The room in which we were talking was one of two, in a dilapidated slum house, found for them by the hospital on whose staff Olivier works. Although it was sparsely furnished — a wooden table, six wooden chairs, a small bookcase containing three shipping magazines, a lamp with its shade decorated by Olivier’s FFI armband, and a small cabinet full of curious little objects that looked like figurines off a medieval Christmas cake — it was far from depressing. Paulette kept it very clean, and the wallpaper was the same color as the sunlight coming in through the uncurtained windows and the Calvados she was carefully pouring into tumblers that did not match.
Although delightfully free from mock modesty, neither Paulette nor Olivier saw anything remarkable about their conduct. And they were right. Their conduct was not remarkable in France. Had there not been thousands of families like theirs, France would not have survived. But that is no reason for us to forget that it was remarkable.
The only one of their immediate circle whom they did find remarkable was a young Parisian to whom they were giving hospitality. I knew something about her since I had been acquainted with her before the war. Her name is Simonette, and when I had last seen her, five years earlier, she was an extremely pretty girl of eighteen, overflowing not only with gayety but with an energy that led her, when war was declared, to volunteer as an ambulance driver. She was an undisciplined little creature in those days, but the companionship of her twin sister, to whom she was devoted, and her appetite for adventure enabled her to endure with hilarity the boarding-school aspects of military life as organized for jeunes filles.
In 1940 she was awarded the Croix de Guerre. When I asked her how she won it, she said, “Everyone was fleeing — and I fled fastest.” Then she gave a defensive little smile and said, “My Jewish degeneracy, no doubt.” Simonette’s father was a liberal as well as a Jew, and for his anti-totalitarian writings previous to the war he and his wife were made political prisoners by the Germans. While this was happening, Simonette’s elder brother, who had been taken prisoner while fighting at Dunkirk, escaped from Germany into Russia. As soon as Russia entered the war, he came to England to join the Free French.
With his story I was already familiar: my brotherin-law, who is French, escaped from a prisoner-ofwar camp in Germany and arrived from Russia in the same group. Simonette’s sister also came to England, via Spain. I could remember her as being very amusing in London about a certain prison in Barcelona which she said you had only to enter to find yourself among old friends calling out, “Hello! Fancy seeing you here. Which way did you come? “Yes, Bertrand got shot coming across the Pyrenees.” “You know, you’re looking very well — where did you get that suit?” “No, our trouble was being denounced. Which Maquis is Julien in? ” The atmosphere was that of a macabre cocktail party at the Ritz.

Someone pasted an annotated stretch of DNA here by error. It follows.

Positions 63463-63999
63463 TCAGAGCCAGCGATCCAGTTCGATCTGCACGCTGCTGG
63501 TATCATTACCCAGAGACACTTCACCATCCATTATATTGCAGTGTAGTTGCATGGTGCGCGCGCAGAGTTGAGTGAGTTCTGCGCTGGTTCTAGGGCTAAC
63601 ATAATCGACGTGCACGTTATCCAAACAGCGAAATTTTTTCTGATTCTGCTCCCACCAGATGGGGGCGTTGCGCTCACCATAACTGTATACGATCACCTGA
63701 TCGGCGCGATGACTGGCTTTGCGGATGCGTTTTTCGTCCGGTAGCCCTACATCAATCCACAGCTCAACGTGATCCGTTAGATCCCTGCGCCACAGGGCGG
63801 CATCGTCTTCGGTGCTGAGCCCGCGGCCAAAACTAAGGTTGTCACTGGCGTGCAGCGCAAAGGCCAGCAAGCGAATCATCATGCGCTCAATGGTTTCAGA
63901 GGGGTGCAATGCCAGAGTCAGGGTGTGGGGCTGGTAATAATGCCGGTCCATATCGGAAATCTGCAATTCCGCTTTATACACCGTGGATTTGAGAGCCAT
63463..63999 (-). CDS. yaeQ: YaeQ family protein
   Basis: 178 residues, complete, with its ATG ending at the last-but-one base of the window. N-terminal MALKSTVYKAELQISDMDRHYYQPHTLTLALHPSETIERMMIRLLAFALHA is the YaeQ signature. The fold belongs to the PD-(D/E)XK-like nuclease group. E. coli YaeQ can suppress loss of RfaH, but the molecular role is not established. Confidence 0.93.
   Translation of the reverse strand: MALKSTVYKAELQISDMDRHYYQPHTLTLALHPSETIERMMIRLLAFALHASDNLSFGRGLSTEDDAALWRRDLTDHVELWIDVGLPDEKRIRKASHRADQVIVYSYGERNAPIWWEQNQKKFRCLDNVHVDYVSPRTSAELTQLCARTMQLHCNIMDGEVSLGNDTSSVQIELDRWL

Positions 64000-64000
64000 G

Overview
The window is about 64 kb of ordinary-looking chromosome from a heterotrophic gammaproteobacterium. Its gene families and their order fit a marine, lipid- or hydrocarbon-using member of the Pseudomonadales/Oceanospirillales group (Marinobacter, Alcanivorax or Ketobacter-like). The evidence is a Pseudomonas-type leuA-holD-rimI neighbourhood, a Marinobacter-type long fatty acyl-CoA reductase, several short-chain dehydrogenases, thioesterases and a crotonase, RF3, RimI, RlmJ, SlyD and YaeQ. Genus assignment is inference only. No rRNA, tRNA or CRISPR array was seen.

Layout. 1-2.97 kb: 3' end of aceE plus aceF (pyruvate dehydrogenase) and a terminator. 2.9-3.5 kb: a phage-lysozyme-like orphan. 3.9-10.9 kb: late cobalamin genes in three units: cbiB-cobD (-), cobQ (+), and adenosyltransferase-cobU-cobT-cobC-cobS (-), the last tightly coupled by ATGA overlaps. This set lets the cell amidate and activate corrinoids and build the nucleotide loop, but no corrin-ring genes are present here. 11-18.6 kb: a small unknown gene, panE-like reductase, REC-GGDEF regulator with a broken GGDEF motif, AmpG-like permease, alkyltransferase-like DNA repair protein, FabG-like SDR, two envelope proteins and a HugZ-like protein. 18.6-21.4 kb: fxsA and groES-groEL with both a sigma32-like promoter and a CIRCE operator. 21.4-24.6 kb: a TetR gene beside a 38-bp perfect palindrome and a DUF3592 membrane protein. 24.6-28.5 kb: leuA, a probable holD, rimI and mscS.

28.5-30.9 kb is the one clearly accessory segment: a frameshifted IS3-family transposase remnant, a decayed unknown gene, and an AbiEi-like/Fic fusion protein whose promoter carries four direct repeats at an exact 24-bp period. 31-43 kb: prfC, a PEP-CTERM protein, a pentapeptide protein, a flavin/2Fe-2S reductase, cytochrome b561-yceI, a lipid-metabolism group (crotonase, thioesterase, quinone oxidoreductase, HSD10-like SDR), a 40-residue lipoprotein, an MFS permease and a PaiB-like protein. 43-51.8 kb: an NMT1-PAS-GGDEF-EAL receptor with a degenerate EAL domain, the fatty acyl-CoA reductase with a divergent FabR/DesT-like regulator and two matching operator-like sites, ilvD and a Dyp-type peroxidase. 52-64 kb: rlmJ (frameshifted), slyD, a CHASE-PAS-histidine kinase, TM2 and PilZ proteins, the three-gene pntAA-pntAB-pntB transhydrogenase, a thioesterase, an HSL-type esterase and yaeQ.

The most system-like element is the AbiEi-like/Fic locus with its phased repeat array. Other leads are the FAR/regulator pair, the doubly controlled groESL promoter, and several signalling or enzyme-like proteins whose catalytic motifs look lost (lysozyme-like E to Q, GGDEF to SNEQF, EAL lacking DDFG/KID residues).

The two younger children were then only eleven and thirteen, so Simonette stayed in France, spending all her energy, and a great deal of the family’s fortunately adequate income, in looking after them and in finding food to supply her parents with regular parcels, without which they would have starved. But it is doubtful, as Simonette herself observed to me, whether she did well to prevent her parents’ starving. For at the end of a year they were removed from the camp for political prisoners to one for Jews.
This change in their circumstances was not to their advantage. Neither was the next one, which took them to Germany. Simonette has not heard from them for three years; she has learned through the grapevine system that they were moved from Germany to Poland; she has also heard a number of detailed accounts of German atrocities in that country.
After her parents had been taken from France, Simonette joined the Yercors Maquis. Towards the end of 1943 she became ill and was cared for in a Maquis hospital in the mountains, run by two girls who at first had to do all the cleaning and cooking themselves, in addition to trying to tend the wounded with inadequate medical supplies and no sheets or bandages. In September, 1944, Simonette had the pleasure of seeing her brother again, and the pain of hearing that her sister had been capt ured by the Germans.
Traces of what she has endured, and is enduring, are not apparent in Simonette’s person. Her prettiness still enchants by its suggestion of healthiness, her cheeks are as round as a well-nourished child’s, her complexion is clear, her large eyes bright, her curly hair thick, her teeth strong and white; if she has a physical fault, it is that she is a trifle plump. But the reason Simonette is in Havre is that the doctor who treats her in Paris has had to go there for the time being; and the reason she cannot be without this doctor is that he is making an attempt to prevent her from dying of an extreme form of pernicious anemia.
I asked the doctor if she needed food or medicine that could be provided from Allied sources and he said no — there were luxuries which might make her life more agreeable, but the disease had reached such a stage that she was bound to be dead in six months. She is twenty-four, and of the finest moral fiber.
BUT it was not until late in the day that I heard Simonette’s story. Over lunch we talked, at first, of impersonal topics. Despite the rigors of their recent experience, the conversation of this little group, of whom only Simonette was intellectual, was neither bigoted nor puerile. When Jacques brought up the subject of Allied treatment of German prisoners, Olivier apologized to me and said no doubt I was sick of hearing about them, but it was difficult to avoid the topic in a town in which so many prisoners were working among a hungry, homeless population. Before I could answer, they all began explaining the Geneva Convention to each other, to spare me from having to do so.